Around this time each year, the World Science Fiction Convention (“Worldcon”) takes place. It touches down in a different city each year. The last one we attended was Bucconneer, in Baltimore in 1998. Before then, we went to Intersection in Glasgow in 1995, and I attended ConFiction in Den Haag in 1990. This year, the event was called Torcon 3, and it took place in Toronto. (We didn’t go. We were visting friends and food in the South of The Netherlands instead.)
Worldcon is also where the Hugo Awards are announced. The Hugos are the “audience awards” of the science fiction world. Publishers like to tout their Hugo-winning authors. People who have not heard of an author might pick up a book that has “winner of the Hugo award” splattered over its cover. For people who didn’t attend the conference itself, the awards are one of the biggest pieces of news to emerge from it. You’d think that they’d maybe put the results up on the front page of their web site, wouldn’t you?
Okay, say they didn’t put up the results on the front page. Say the results are stuck on a page somewhere deeper in the site. Surely they’d have a link to it right on the home page! Surely?
The SF community has embraced fanzines and mini-publishing totally. SF fans love getting together for cons. We love hanging out on the Internet in chat rooms, on Usenet, IRC and bulletin boards. Given the sheer volume of geeks and netheads involved in SF fandom, how is it possible for Worldcon web sites to be so uniformly rubbish?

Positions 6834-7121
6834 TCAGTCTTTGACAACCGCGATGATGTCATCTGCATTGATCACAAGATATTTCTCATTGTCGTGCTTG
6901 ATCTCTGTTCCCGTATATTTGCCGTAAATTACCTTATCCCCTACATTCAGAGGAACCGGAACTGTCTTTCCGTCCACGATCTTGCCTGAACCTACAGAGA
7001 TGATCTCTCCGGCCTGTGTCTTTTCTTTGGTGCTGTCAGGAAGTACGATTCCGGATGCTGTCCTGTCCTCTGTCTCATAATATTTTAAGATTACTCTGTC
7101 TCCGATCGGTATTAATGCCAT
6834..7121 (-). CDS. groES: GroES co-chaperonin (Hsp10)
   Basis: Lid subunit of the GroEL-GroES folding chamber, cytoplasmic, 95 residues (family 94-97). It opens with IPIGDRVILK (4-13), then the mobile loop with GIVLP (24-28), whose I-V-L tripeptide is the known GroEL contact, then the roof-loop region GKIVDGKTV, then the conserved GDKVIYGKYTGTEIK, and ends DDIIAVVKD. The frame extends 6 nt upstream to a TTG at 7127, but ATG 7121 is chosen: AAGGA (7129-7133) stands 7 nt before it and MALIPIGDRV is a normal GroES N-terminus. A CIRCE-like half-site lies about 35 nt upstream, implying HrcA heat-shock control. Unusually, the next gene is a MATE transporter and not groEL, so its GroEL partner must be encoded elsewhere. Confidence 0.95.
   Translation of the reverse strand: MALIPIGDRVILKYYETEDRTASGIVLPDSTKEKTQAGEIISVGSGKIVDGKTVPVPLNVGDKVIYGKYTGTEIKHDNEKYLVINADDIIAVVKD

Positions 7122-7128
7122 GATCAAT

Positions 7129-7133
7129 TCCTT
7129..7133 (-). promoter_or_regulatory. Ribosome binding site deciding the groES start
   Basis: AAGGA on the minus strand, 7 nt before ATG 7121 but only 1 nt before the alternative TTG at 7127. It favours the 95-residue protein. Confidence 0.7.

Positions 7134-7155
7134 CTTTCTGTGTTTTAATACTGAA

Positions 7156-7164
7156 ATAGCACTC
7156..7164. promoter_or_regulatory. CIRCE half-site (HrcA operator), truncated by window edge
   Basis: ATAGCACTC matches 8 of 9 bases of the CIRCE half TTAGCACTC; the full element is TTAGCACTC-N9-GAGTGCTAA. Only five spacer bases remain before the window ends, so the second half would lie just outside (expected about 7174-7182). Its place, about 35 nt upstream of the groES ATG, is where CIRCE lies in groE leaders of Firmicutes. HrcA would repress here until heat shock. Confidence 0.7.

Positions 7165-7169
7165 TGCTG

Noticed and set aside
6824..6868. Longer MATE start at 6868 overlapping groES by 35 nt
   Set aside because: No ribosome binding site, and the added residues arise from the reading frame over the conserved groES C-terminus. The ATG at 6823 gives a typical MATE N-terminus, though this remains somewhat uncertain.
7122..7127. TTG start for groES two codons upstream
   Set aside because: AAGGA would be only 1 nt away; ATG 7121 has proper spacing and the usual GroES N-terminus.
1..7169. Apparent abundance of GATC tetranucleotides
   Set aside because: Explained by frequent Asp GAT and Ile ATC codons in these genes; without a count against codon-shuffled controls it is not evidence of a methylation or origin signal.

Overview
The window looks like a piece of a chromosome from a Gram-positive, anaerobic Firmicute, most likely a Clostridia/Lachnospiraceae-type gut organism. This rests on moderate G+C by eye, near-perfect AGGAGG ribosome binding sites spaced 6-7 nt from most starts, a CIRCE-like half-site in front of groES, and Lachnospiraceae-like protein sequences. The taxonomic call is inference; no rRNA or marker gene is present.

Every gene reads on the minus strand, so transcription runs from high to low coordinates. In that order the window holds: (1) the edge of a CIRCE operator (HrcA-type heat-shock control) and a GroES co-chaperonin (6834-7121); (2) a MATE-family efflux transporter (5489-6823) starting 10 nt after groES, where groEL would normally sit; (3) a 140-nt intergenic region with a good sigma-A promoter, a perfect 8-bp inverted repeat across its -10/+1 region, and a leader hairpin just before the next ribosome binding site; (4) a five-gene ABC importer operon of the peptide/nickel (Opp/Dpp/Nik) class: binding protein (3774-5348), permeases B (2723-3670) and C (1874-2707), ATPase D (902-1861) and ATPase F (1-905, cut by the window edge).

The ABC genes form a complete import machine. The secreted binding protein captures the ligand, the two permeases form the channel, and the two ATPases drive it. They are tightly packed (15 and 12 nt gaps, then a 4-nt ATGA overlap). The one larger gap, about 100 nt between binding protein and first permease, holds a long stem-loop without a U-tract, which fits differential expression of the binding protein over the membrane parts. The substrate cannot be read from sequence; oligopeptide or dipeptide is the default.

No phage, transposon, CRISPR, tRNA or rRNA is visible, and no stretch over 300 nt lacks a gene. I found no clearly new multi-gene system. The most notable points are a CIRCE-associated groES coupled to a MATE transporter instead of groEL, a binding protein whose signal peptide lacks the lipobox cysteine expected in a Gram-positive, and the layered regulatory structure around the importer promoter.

I complained about this last year as well, and nothing has changed in the intervening period:
- 2002: ConJosé. (Okay, so they did eventually put a link to the Hugos on their front page.)
- 2003: Torcon 3. (Framesets…argh.)
- 2004: Noreascon 4.
- 2005: Interaction. (Ooh, pebble texture background…very 1997!)
At least Noreascon 4 has a blog. But do you notice any difference between the main site and the blog? Something to do with clarity of design, readability, timeliness of information? Is there some kind of WSFS rule that says you’re not allowed to use a graphic designer to put together a set of page templates? Some bizarre bylaw that makes information architecture and user testing a punishable offense?
The simple, old-fashioned HTML isn’t about accessibility, either, as the frameset design for Torcon 3 does a great job of preventing useful navigation for anyone without a frames-capable browser.
Yet it’s perfectly possible for sites to be accessible, well-structured, and good-looking–all at the same time! Good visual design isn’t child’s play, but it’s not rocket science. Usability testing can be done simply and quickly. Simplicity of design can be combined with depth and breadth of information and interaction.
It’s not too much to ask, is it?
(Oh, and about the actual results for the 2003 Hugos: Robert J. Sawyer’s Hominids won the award for best novel. I haven’t read it yet, but some of the comments about it make me ambivalent about starting.)